Arizona Daily Wildcat September 17, 1997
Changing of the guard
When Reshea Bristol was in high school, she was by far the best player on her team.
The four time Nebraska All-State selection nearly averaged a triple-double in her high school career and led her team to the state championship game in 1995.
"She was by far the best player to come out of this school." William Jennings Bryan High School coach John Green said. "She made everyone else around her better. She's fierce and competitive."
Asking Bristol about herself, the mild-mannered guard was quick to reply.
"I was blessed with god given talent and I practiced a lot," she said.
Green also touted Bristol's leadership abilities.
"She was a dynamic character," he said. "She led by example - not a whole lot of rah-rah-rah. She worked hard and was intense. She was all business."
But when Bristol got to Arizona last year, she had to deal with the fact that she was no longer the star or leader of the team.
"I had never had to sit the bench in my life. Then I was all the way at the end of it," she said.
Bristol redshirted last season and now feels she is ready to make a significant contribution to the team.
She spent time this summer working on her weak points, namely handling the ball in traffic and being stronger when it's in her grip.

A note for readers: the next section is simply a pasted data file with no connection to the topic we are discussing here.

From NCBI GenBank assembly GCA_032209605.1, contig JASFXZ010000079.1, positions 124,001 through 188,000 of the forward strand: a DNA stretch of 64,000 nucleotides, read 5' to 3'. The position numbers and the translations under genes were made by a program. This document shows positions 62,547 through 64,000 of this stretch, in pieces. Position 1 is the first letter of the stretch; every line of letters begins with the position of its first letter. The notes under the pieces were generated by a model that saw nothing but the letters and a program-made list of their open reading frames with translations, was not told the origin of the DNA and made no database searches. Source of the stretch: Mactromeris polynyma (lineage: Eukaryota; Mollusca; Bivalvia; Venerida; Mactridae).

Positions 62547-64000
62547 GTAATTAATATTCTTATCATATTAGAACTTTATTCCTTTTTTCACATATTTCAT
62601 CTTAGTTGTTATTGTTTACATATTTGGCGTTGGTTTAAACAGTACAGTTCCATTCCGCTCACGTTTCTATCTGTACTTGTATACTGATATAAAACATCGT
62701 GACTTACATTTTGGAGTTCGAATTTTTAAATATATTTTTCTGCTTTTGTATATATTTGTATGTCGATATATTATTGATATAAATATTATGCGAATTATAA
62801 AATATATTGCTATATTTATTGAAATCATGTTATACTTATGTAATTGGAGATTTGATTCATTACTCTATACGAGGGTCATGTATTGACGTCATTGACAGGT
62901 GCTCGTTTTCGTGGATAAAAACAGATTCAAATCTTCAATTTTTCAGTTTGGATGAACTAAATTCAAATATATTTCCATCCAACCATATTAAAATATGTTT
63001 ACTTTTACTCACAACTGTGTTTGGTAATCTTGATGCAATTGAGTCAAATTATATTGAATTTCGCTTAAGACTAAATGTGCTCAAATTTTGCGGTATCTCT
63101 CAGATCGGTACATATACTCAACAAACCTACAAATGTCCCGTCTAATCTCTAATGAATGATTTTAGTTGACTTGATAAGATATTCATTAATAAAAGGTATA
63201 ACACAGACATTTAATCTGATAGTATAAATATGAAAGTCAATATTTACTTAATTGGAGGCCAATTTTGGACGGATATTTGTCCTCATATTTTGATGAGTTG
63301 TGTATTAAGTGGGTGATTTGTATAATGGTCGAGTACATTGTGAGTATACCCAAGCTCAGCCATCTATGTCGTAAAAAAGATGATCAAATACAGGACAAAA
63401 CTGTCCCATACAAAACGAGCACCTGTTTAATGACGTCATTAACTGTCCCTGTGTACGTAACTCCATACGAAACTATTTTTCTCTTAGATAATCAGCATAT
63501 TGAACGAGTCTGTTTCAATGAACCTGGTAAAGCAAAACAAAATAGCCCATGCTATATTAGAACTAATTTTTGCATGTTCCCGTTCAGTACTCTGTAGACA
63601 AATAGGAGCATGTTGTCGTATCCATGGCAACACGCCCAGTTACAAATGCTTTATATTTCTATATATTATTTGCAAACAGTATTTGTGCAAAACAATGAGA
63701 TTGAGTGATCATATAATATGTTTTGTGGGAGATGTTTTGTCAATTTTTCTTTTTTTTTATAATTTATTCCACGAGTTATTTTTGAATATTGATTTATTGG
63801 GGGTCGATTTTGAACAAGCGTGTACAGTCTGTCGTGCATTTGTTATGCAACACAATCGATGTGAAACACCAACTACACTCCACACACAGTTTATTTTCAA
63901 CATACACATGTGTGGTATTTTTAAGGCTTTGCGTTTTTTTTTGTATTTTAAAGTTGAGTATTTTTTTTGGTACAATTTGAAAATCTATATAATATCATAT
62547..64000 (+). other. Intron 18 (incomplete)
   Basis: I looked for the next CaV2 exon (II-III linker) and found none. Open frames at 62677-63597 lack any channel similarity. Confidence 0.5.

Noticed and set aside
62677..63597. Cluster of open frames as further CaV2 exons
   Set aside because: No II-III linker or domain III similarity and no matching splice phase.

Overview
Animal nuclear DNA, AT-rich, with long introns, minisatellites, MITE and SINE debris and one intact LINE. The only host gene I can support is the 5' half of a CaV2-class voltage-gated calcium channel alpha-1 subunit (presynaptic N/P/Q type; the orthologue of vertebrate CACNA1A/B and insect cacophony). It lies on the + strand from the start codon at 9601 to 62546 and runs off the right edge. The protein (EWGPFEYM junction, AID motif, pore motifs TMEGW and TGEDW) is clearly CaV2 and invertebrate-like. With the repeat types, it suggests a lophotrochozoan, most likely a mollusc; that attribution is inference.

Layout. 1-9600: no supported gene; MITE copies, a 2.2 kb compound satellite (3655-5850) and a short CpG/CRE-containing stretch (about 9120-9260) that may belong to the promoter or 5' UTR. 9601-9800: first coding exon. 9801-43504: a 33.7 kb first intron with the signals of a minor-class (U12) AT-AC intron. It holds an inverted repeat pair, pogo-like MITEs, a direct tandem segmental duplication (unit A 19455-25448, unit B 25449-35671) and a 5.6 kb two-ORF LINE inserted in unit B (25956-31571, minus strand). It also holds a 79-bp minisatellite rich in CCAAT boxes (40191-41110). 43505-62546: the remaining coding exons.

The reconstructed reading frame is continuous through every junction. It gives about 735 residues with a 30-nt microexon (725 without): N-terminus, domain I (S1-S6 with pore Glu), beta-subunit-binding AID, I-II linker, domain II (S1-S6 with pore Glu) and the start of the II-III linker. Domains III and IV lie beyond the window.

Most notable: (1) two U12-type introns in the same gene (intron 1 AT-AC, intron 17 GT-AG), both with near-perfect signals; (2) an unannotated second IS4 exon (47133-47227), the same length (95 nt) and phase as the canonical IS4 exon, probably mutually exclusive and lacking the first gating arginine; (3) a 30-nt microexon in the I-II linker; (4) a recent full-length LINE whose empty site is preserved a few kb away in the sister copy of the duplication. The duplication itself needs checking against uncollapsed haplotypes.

"When I got here I was getting knocked all over the place," she said.
Bristol said that last year also taught her to be mentally tough.
"Redshirting was a very positive thing," she said. "Going from high school to Division I was a big step. It's a whole team here, not just one person. It taught me maturity."
And when you add maturity to Bristol's skills, it is easy to see why Arizona basketball head coach Joan Bonvicini is excited about her new playmaker.
"She's just talented," said Bonvicini, who has coached four first team All-Americans. "She's very versatile, can handle the ball and jump out of the gym."
Assistant coach Tracy Waites said Bristol "will be a big lift to our team. She's an extra solid guard."
Bristol, who is known for her passing skills, said she first started playing in YMCA leagues.
She said she also used to play with her older brother, LaRon Bristol, and his friends in pick up games.
"The boys would get mad if I shot the ball, so I was scared to shoot. My game was to pass the ball. My shots would have been blocked anyway," she said.
Bristol said she eventually learned to throw no-look passes, passes behind her back and alley-oops.
"Anybody can pass the ball," she said. "Being able to throw no-look passes just made me a better player. I guess you could say passing is my forte."
Bristol listed her brother, Lynette Woodard and Forest Roper as her basketball influences.
Woodard was the first woman to play for the Harlem Globetrotters, and is now a star in the WNBA, where Bristol also hopes to play.
Bristol played for Roper, who coached Woodard when she was younger.
For the Wildcats, Bristol, who is 5-foot-10, is expected to bring a spark off of the bench.
Waites said she wasn't sure where exactly Bristol would play, saying she could fit into either guard spot or at small forward.
Bristol said she would be interested in playing small forward because she can rebound and outlet the ball up the floor quickly.
But, then added, "I'll play anywhere they ask me to play."